The meats are stewed with bay leaves, sage, dried oregano and sprigs of thyme while quenched with a pre-prepared chicken stock, the aforementioned wine and balsamic vinegar.

The most noteworthy additions, however, are the chestnut mushrooms. The thinking behind this is very deliberate. Mushrooms have a fleshiness which is going to perfectly complement the soft stringiness from the pork shoulder and the salty crunch from bacon seasoning. Good cooking is not only about balancing flavours, you often need to consider textures too.


The quartered mushrooms and cubes of pork shoulder (albeit shredded) will provide a chunky ragù, so I’ll be following the Italian advice of using a wide pasta to carry it. In this case pappardelle. A good sprinkling of bacon seasoning and finely chopped parsley and it’s ready to serve!


The big question:

Was this dish was able to supplant the beef filled dishes of my ragù past?

On an absolute scale I think this is a difficult question to answer. The dish did, however, give me a new perspective on pork ragùs.

My previous attempts to compare pork with beef ragùs have focussed on what I considered to be the essential components - how much “richness” and “meatiness” the ragù could provide. By these measures pork was never going to win. I now have a new appreciation for what a pork ragù can bring that a beef one can’t.

This dish provides a subtly sweet and sour savouriness that is unique to its composition. It is neither better nor worse than a beef filled equivalent. Just different.

It accentuates everything that is good about cooking a pig without trying to be something it is not.


Serves 8. You will have more bacon seasoning than you need for this dish which will refrigerate for a couple of weeks.

The ragù can be refrigerated or frozen.

Pork ragù

  • 500g pork shoulder
  • 3 x 90+% pork sausage
  • 200g unsmoked bacon lardons
  • 500ml rich chicken stock
  • 200g chestnut mushrooms
  • 10 x sprigs of thyme
  • 1 onion, finely sliced
  • 2 celery sticks, finely sliced
  • 2 medium carrots, finely sliced
  • 2 tablespoon dried oregano
  • 1 tablespoon sage
  • 3 bay leaves
  • 450ml red wine
  • 1 tablespoon balsamic vinegar
  • 1½ tablespoons demerara sugar
  • flour to coat pork
  • 3 tablespoons reserved pork oil (from bacon seasoning preparation)
  • Sprinkling of parsley per serving

Bacon seasoning

  • 12 rashers of bacon
  • ½ teaspoon fennel seeds
  • 1 teaspoon black peppercorns
  • ½ teaspoon salt

Parpadelle (for 4)

  • 320g egg dough papardelle
  • 3 litres boiling water
  • 30g salt


Bacon seasoning

  1. Pre-heat an oven 140 degrees.
  2. Meanwhile layer the bacon rashers in a small oven dish, adding a little vegetable oil between each layer. Once all the bacon is arranged in the dish, submerge fully with more vegetable oil.
  3. Place the oven dish in the oven and leave for two hours.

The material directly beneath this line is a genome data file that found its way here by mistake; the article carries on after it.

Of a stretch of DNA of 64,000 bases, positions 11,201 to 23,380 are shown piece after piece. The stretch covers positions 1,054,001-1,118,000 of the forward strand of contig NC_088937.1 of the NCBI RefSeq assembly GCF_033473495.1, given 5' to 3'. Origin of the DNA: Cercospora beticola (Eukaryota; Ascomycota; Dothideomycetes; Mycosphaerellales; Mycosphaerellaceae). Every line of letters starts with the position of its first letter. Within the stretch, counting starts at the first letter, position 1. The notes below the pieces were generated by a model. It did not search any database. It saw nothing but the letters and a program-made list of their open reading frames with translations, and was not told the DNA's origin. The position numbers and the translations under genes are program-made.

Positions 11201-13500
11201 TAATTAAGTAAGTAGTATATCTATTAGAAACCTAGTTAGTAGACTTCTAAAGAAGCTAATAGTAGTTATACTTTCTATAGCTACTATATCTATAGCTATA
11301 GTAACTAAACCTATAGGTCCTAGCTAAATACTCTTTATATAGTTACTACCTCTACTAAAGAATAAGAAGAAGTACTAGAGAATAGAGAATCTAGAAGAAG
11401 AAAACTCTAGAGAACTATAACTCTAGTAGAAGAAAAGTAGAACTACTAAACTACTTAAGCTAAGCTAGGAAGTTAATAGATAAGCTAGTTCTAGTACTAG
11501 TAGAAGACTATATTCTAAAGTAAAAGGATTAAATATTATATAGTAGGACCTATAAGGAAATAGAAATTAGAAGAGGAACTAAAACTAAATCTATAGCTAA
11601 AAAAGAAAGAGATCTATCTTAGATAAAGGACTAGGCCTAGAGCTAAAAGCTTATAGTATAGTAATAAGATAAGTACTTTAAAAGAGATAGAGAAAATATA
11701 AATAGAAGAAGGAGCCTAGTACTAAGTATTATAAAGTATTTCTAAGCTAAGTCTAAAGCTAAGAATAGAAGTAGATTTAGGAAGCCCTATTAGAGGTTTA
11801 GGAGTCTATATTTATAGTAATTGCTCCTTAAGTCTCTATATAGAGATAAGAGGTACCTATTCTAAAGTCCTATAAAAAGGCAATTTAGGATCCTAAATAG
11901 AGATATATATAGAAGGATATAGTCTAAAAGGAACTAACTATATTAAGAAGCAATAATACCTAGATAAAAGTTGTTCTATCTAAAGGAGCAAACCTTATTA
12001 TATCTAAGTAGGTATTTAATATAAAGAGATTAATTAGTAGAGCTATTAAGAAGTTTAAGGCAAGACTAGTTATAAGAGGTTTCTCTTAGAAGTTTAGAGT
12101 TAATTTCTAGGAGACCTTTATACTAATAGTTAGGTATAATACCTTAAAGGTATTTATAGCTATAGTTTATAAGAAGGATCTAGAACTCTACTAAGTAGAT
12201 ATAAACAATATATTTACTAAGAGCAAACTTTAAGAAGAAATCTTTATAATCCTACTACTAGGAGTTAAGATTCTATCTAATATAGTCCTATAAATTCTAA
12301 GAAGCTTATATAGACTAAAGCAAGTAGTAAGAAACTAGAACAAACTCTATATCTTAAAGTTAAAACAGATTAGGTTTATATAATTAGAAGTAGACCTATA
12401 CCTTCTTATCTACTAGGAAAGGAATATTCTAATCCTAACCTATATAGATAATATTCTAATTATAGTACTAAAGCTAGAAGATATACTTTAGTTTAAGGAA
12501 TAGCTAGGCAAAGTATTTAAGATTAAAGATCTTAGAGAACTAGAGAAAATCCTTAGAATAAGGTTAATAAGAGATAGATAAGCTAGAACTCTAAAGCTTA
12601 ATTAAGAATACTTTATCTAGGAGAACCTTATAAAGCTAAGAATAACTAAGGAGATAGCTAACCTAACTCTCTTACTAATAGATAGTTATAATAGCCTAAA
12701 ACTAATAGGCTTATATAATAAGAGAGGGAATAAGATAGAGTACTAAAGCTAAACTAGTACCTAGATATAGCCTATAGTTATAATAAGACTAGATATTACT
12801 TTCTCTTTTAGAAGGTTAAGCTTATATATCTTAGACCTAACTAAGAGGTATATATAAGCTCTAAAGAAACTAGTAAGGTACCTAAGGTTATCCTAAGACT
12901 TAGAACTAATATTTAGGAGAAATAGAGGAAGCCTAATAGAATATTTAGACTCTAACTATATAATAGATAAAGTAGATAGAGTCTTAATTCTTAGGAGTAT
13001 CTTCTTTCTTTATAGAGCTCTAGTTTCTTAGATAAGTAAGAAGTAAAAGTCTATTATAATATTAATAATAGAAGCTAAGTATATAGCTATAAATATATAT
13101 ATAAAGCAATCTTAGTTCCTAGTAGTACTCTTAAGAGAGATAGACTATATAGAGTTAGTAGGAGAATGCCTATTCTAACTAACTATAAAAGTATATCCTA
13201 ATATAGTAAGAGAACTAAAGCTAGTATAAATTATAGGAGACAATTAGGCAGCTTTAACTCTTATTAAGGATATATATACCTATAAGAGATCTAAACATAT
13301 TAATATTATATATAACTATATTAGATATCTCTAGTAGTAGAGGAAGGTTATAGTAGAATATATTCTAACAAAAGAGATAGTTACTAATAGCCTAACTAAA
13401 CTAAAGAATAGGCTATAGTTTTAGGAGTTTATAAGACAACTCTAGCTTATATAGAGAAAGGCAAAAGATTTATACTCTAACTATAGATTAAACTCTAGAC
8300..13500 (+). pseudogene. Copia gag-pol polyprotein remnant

4. Pull the cooked bacon out of the oil and soak on kitchen towel to remove most of the oil. Preserve the oil in the oven tray.
  5. Roll the bacon into a cylinder and place in a plastic bag or clingfilm and transfer to the freezer overnight.
  6. Remove the bacon roll from the freezer and slice into strips with a sharp knife. Continue to slice and crush the bacon in different directions until the bacon pieces are 5mm wide.
  7. Spread the bacon pieces in a thin layer on a baking tray lined with parchment paper. Cook for 20 minutes at 180 degrees, stirring after 10 minutes and making sure the bacon crisps without burning.
  8. Transfer the bacon to paper towel and allow to cool.
  9. Add the fennel seed, black peppercorns and salt to a pestle and grind until the herbs are well broken down. Place 3 tablespoons of the bacon in with the herbs and continue to grind to 20 seconds.
  10. Keep the bacon seasoning in an airtight container.

Pork ragù

  1. Finely slice the onions, carrots and celery. Set aside.
  2. Coat the pork in flour and fry in three tablespoons of the reserved bacon oil in a large pan or casserole. Cook on a medium heat until the pork is brown on all sides. Transfer to a bowl and keep the oil on the heat.
  3. Fry the lardons until they brown and the fat renders.
  4. Add the soffritto mix, sausage meat and herbs to another tablespoon of the bacon oil.
  5. Continue to fry until the vegetables have sweated for 10-15 minutes. The mix should be starting to lose moisture.
  6. Add the stock, wine, balsamic vinegar and sugar and turn up the heat.
  7. Quarter the mushrooms and add to the ragù with the pork shoulder. Turn down the heat and gently simmer with the lid off for two and a half hours, stirring occasionally.
  8. Using a slotted spoon, remove the pork shoulder and transfer to a bowl. Break apart with a couple of forks until stringy in texture.
  9. Return the meat to the sauce and stir well. There should be a thin layer of moisture at this stage.


  1. Cook the pappardelle in boiling water and salt until al dente.
  2. Transfer to a colander and drain fully before returning to the pan.


  1. Scoop a ladleful of ragù on top of the pasta for each serving. Combine well.
  2. Transfer to four bowls and scoop over any remaining ragù.
  3. Sprinkle a teaspoonful of bacon seasoning per serving on each bowl.
  4. Generously sprinkle with parsley from about 60cm away to ensure an even coverage.